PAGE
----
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Rule 8.5. Jurisdiction.
A lawyer admitted to practice in this jurisdiction is subject to the disciplinary authority of this jurisdiction although engaged in practice elsewhere. A person who, although not admitted to practice law in this jurisdiction, engages in the practice of law pursuant to court rule or order is subject to the disciplinary authority of this jurisdiction. (SCO 1123 effective July 15, 1993)
The second sentence of Rule 8.5 was added in order to cover the situation where an attorney admitted in another state is practicing in this state pursuant, for example, to Civil Rule 81 or Bar Rules 43, 43.1, and 44, or where a non-attorney has been allowed by special order of the court to engage in the practice of law before that court.
In modern practice lawyers frequently act outside the territorial limits of the jurisdiction in which they are licensed to practice, either in another state or outside the United States. In doing so, they remain subject to the governing authority of the jurisdiction in which they are licensed to practice. If their activity in another jurisdiction is substantial and continuous, it may constitute practice of law in that jurisdiction. See Rule 5.5.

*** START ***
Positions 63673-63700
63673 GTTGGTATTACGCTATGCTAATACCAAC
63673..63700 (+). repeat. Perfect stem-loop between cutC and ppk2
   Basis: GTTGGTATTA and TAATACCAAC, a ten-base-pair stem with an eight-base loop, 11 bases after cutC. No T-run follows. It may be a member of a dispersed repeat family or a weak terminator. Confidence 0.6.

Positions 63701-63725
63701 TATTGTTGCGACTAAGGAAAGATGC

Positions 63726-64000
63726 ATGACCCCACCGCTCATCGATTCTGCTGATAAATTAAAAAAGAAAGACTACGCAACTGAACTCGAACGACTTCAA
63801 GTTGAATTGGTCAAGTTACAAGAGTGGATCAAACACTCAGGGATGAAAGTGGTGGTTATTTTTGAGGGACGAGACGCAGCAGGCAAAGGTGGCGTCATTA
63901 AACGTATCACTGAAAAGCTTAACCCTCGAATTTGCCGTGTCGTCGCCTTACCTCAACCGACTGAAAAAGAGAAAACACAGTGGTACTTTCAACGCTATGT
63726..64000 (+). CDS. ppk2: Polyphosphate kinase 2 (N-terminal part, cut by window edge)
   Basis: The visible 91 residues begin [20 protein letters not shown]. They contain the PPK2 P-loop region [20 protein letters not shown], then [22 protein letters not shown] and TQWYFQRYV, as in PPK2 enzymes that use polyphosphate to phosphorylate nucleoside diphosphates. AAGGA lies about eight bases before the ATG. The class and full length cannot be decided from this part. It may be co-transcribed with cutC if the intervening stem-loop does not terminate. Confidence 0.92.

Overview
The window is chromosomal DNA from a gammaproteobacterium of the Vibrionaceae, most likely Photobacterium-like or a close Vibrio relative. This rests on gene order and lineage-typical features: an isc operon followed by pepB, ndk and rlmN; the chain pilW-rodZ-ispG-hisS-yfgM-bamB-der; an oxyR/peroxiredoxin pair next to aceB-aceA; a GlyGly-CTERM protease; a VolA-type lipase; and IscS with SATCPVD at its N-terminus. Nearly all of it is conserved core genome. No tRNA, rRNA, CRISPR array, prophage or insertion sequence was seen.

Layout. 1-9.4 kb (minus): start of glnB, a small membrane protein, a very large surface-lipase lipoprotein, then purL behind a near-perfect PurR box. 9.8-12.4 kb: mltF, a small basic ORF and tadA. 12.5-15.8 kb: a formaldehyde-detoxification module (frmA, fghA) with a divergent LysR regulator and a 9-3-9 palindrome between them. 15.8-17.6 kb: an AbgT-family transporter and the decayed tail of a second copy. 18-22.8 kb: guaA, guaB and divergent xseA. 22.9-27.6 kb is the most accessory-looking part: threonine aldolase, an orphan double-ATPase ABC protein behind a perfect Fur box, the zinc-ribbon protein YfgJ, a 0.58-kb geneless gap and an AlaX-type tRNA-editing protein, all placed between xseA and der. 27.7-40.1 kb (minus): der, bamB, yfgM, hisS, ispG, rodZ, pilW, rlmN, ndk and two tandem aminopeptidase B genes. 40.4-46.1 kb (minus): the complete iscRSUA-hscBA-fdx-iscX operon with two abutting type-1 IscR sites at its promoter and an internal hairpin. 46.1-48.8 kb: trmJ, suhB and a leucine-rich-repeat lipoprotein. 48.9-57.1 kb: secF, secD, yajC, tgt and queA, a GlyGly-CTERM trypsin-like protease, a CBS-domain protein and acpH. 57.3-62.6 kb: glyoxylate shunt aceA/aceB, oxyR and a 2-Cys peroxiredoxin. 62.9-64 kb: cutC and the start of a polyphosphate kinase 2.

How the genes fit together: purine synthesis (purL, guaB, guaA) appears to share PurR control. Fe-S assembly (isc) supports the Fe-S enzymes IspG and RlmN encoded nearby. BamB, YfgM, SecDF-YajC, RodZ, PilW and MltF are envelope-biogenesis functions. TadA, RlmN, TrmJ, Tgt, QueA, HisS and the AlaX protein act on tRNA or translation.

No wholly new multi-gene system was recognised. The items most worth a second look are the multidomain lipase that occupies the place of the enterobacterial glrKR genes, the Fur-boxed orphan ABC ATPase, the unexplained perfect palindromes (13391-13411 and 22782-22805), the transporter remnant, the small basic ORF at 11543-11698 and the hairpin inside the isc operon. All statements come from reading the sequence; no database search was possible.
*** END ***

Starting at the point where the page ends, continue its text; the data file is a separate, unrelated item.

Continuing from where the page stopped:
If the rules of professional conduct in the two jurisdictions differ, principles of conflict of laws may apply. Similar problems can arise when a lawyer is licensed to practice in more than one jurisdiction.
Where the lawyer is licensed to practice law in two jurisdictions which impose conflicting obligations, applicable rules of choice of law may govern the situation. A related problem arises with respect to practice before a federal tribunal, where the general authority of the states to regulate the practice of law must be reconciled with such authority as federal tribunals may have to regulate practice before them.
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Copyright 1995-1999 by Touch N' Go Systems, Inc. All rights reserved. No copyright claim is made to the text of the rules.
Last Modified 7/14/1999